Urban Planner: April 12, 2009
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Urban Planner: April 12, 2009

20090412beaches3.jpg
Jester unicyclist from last year’s Beaches Easter Parade by Jr. Miller from the Torontoist Flickr Pool.


FAMILY: The forty-third annual Beaches Easter parade, hosted by the Toronto Lions Club, snakes its way along the Queen Street East area through to Woodbine this afternoon. Organizers anticipate thousands of participants, in addition to a plethora of bands, floats, bicycles, motorcycles, trucks, and performing animals. The Easter Bunny also promises to make an appearance. Parade begins on Queen Street East at Munro Park Avenue, 2 p.m., FREE.
THEATRE: Today is the last day to catch Mark Shyzer’s single-performer, multi-character show, Fishbowl: a concise, expansive theory of everything. Billed as “a collision of quantum physics and cutting social satire,” the production examines five characters in search of meaning and connection who make an unexpected collision in the dark. Caustic comedy ensues between a nerdy high school genius, a pregnant jazzercise instructor, a hormonal teenaged hipster, a middle-aged barfly, and a retired physics teacher. Buddies in Bad Times Theatre (12 Alexander Street), 2:30 p.m., P.W.Y.C.
THEATRE: Aboriginal playwright Daniel David Moses’s Almighty Voice and His Wife also finishes its run today. Moses’s seminal play tells the tale of the legendary nineteenth century Saskatchewan Cree, Almighty Voice, an accidental martyr hunted by the Mounties after he killed a stray cow. This new production comes from Native Earth Performing Arts, a non-profit organization dedicated to the creation, development, and production of artistic works about the Aboriginal experience in Canada. Theatre Passe Muraille (16 Ryerson Avenue), 2:30 p.m., P.W.Y.C.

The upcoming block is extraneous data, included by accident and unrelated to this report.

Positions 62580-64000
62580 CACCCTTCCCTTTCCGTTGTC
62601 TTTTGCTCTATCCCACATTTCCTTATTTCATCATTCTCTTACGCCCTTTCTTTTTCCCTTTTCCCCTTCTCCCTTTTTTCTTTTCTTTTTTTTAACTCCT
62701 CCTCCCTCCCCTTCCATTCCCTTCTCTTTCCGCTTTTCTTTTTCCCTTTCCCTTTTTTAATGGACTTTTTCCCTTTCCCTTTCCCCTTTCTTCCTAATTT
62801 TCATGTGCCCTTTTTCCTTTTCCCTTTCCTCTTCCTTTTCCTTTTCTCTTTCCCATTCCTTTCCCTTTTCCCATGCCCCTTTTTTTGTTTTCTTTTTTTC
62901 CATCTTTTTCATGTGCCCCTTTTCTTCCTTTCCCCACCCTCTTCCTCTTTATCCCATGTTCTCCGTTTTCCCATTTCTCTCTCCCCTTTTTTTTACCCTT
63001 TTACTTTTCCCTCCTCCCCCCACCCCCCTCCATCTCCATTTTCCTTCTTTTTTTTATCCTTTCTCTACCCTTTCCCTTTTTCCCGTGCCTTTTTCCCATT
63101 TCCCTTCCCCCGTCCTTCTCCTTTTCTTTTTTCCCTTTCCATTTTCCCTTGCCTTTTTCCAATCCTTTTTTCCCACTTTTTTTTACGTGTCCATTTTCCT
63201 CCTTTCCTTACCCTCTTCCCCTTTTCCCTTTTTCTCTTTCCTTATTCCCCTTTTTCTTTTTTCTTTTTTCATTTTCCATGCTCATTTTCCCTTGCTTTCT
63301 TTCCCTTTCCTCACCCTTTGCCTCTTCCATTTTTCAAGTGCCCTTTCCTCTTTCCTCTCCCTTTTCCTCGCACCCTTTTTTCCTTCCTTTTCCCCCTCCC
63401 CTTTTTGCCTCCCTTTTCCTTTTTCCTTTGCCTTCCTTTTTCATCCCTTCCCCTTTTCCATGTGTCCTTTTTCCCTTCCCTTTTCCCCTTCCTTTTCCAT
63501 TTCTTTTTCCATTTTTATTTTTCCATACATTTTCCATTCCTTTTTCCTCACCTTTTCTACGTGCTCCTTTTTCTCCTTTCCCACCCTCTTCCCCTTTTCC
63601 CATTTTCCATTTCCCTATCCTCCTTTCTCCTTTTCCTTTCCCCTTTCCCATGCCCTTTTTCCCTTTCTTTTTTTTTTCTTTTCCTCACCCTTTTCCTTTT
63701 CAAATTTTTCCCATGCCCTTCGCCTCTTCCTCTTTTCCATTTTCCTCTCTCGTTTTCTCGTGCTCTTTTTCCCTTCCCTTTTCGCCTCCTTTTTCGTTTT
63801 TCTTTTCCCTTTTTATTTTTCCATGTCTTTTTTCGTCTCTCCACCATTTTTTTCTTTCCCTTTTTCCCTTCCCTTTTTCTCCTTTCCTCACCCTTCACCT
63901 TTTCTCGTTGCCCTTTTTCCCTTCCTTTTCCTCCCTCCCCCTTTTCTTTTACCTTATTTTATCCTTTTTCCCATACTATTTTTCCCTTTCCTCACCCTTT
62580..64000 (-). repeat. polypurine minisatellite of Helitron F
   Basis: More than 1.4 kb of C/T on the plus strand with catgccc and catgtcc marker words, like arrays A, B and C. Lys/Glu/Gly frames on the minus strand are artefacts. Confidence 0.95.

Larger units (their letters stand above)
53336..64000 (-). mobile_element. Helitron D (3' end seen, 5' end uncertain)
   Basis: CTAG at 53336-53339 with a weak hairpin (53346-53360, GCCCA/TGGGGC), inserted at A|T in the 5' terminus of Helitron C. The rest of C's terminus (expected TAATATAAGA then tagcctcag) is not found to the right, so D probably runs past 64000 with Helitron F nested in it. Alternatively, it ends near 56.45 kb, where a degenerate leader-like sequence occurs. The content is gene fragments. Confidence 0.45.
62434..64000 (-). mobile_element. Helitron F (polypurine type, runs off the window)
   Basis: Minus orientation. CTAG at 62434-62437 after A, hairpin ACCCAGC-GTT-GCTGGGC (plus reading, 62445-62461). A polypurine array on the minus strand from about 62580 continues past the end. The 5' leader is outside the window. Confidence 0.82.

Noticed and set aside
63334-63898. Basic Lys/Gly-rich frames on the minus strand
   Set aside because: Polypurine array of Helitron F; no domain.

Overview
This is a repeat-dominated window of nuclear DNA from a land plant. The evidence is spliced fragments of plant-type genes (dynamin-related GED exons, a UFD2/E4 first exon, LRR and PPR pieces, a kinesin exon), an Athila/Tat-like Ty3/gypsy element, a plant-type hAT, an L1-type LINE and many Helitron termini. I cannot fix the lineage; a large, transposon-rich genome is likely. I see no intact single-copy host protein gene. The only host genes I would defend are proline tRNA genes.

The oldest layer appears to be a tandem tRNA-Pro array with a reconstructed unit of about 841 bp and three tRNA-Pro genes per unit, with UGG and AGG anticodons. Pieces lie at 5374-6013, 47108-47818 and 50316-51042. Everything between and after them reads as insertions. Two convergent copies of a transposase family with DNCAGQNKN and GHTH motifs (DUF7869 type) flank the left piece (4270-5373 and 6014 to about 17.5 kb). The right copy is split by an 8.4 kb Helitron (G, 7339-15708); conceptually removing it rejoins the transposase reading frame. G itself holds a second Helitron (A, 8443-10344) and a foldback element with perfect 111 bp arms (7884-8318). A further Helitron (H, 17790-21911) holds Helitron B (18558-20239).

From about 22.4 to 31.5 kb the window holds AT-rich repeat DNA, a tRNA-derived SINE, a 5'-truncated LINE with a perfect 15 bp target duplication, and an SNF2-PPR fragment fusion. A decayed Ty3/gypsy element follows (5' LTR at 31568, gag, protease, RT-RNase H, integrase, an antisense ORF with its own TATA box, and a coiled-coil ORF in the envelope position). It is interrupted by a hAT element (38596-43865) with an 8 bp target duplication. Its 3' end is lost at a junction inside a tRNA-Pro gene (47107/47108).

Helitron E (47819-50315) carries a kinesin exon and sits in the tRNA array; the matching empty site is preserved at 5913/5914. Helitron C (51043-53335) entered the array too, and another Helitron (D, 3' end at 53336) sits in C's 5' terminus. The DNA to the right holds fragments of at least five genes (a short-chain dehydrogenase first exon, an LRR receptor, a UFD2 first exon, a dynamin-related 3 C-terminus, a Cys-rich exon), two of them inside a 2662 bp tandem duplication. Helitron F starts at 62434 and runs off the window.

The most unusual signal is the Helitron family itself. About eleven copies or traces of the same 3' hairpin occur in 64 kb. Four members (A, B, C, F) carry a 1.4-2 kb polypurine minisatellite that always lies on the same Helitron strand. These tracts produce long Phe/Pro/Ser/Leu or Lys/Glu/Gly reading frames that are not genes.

ART: An eerie art project about mourning and loss is being shown on the Clear Channel video billboard at Yonge and Dundas. Robin Pacific’s The Presence of Absence connects different people’s grief through an interactive website, where the public can post notes about loved ones who died and select an accompanying image. The images come from artworks based on the words “Love,” “Remember,” and “R.I.P.,” created by members of the Jane/Finch community and members of Bereaved Families of Ontario (BFO). The culminated project will be broadcast from the window of the BFO office in the Annex from April 14–20. Billboard slide show at Yonge and Dundas, FREE.
FILM: The Canadian Black Film Festival screens Saving God, directed by Ryerson University graduate Duane Crichton. The film follows the troubled journey of Pastor Cane (Mission Impossible’s Ving Rhames), who serves fifteen years in prison for manslaughter and returns home to help rebuild the community he left behind. The film launches the festival’s Film Club screening series, which showcases black world cinema from both Canada and overseas. It will be introduced by its producers and writer, and followed by an audience Q&A session. National Film Board of Canada (150 John Street), 1:30 p.m., $8 or $6 students/seniors.
FILM: The Wright Stuff film series continues with two movies dedicated to the portrayal of Toronto on film. In town to shoot Scott Pilgrim vs. the World, British director Edgar Wright has been curating the series at the Bloor Cinema, choosing David Cronenberg’s The Brood and Don McKellar’s Last Night for tonight’s double-bill of Torontopocalypse cinema. Kellar is confirmed as a special guest. Bloor Cinema (506 Bloor Street West), The Brood at 7 p.m., Last Night at 9:30 p.m., single tickets are $8 members/$11 non-members, double bills are $14 members/$19 non-members.

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